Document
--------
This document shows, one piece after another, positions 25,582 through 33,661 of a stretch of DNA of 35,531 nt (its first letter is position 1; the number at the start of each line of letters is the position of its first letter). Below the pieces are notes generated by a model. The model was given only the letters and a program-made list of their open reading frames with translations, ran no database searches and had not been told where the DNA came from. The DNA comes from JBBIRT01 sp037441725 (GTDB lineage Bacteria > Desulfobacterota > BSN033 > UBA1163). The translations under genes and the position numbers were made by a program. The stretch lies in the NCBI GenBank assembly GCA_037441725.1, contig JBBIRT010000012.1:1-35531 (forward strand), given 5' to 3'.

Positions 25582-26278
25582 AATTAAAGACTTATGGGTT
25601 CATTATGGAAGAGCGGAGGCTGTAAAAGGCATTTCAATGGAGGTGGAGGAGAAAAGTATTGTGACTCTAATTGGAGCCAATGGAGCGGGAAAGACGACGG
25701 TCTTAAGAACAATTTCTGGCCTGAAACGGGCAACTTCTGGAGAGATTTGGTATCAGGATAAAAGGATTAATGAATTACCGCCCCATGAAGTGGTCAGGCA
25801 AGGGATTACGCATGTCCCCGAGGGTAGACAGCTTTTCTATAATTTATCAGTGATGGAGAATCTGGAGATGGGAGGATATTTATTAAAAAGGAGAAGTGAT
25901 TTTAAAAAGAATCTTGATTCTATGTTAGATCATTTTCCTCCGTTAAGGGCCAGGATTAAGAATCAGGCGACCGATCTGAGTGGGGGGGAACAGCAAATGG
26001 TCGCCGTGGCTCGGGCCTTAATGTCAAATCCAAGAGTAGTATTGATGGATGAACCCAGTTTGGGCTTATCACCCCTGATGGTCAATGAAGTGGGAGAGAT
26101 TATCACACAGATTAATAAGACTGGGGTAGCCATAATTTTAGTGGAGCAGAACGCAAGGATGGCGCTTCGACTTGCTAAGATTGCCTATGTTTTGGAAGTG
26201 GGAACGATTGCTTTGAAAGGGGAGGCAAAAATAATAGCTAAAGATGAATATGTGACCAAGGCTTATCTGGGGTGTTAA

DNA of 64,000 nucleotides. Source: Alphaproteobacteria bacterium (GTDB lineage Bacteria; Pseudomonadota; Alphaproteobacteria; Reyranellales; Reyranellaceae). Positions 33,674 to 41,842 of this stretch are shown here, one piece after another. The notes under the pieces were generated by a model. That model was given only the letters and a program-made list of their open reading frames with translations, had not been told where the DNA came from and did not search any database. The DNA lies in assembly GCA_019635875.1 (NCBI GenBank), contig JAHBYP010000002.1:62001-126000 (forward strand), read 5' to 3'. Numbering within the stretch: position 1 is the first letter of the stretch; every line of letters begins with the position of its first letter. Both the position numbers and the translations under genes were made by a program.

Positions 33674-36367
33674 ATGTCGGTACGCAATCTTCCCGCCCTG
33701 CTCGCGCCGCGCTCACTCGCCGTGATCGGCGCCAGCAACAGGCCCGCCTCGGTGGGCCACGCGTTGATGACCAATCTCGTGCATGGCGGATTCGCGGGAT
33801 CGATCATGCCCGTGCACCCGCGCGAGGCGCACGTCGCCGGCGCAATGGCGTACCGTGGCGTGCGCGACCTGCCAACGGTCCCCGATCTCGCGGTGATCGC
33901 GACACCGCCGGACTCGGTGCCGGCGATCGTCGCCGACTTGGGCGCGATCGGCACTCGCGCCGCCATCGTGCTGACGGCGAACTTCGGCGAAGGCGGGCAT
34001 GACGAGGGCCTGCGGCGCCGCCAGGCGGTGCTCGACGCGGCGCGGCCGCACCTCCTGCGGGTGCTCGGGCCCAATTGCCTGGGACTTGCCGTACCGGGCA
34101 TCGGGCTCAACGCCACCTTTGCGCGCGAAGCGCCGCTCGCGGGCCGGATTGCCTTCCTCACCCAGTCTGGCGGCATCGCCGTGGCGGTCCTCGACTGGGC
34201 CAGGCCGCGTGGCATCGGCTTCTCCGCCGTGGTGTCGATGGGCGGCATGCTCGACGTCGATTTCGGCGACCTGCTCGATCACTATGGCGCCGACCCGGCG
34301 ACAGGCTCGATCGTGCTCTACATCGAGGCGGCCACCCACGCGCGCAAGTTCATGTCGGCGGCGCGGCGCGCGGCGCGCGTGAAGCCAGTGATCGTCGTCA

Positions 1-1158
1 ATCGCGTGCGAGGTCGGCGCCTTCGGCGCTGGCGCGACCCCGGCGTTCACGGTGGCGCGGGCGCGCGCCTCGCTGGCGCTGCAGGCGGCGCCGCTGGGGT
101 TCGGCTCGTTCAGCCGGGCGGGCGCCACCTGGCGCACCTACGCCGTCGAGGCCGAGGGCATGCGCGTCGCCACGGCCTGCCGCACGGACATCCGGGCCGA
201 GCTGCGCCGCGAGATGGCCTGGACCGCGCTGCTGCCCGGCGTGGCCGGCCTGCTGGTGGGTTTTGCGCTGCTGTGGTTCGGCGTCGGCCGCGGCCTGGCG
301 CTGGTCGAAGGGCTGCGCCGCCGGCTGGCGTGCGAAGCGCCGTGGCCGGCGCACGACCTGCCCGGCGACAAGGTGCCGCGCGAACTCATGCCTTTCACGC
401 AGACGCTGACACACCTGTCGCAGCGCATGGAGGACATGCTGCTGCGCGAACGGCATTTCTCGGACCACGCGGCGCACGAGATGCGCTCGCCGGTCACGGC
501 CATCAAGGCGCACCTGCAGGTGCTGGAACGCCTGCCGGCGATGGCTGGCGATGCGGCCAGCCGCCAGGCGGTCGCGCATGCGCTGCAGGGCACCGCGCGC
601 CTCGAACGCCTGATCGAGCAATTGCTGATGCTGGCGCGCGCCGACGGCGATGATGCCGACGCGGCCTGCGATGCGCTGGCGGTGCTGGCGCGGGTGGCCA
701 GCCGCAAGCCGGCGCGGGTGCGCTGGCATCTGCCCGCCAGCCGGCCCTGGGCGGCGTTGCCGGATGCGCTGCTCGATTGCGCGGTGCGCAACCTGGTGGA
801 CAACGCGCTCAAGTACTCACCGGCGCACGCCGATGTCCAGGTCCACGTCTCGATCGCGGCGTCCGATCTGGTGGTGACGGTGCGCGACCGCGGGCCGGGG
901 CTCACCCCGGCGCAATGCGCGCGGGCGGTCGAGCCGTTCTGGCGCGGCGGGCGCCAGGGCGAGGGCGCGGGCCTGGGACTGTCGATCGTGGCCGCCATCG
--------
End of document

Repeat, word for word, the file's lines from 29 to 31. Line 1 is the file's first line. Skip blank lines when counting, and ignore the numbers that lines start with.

701 GCCGCAAGCCGGCGCGGGTGCGCTGGCATCTGCCCGCCAGCCGGCCCTGGGCGGCGTTGCCGGATGCGCTGCTCGATTGCGCGGTGCGCAACCTGGTGGA
801 CAACGCGCTCAAGTACTCACCGGCGCACGCCGATGTCCAGGTCCACGTCTCGATCGCGGCGTCCGATCTGGTGGTGACGGTGCGCGACCGCGGGCCGGGG
901 CTCACCCCGGCGCAATGCGCGCGGGCGGTCGAGCCGTTCTGGCGCGGCGGGCGCCAGGGCGAGGGCGCGGGCCTGGGACTGTCGATCGTGGCCGCCATCG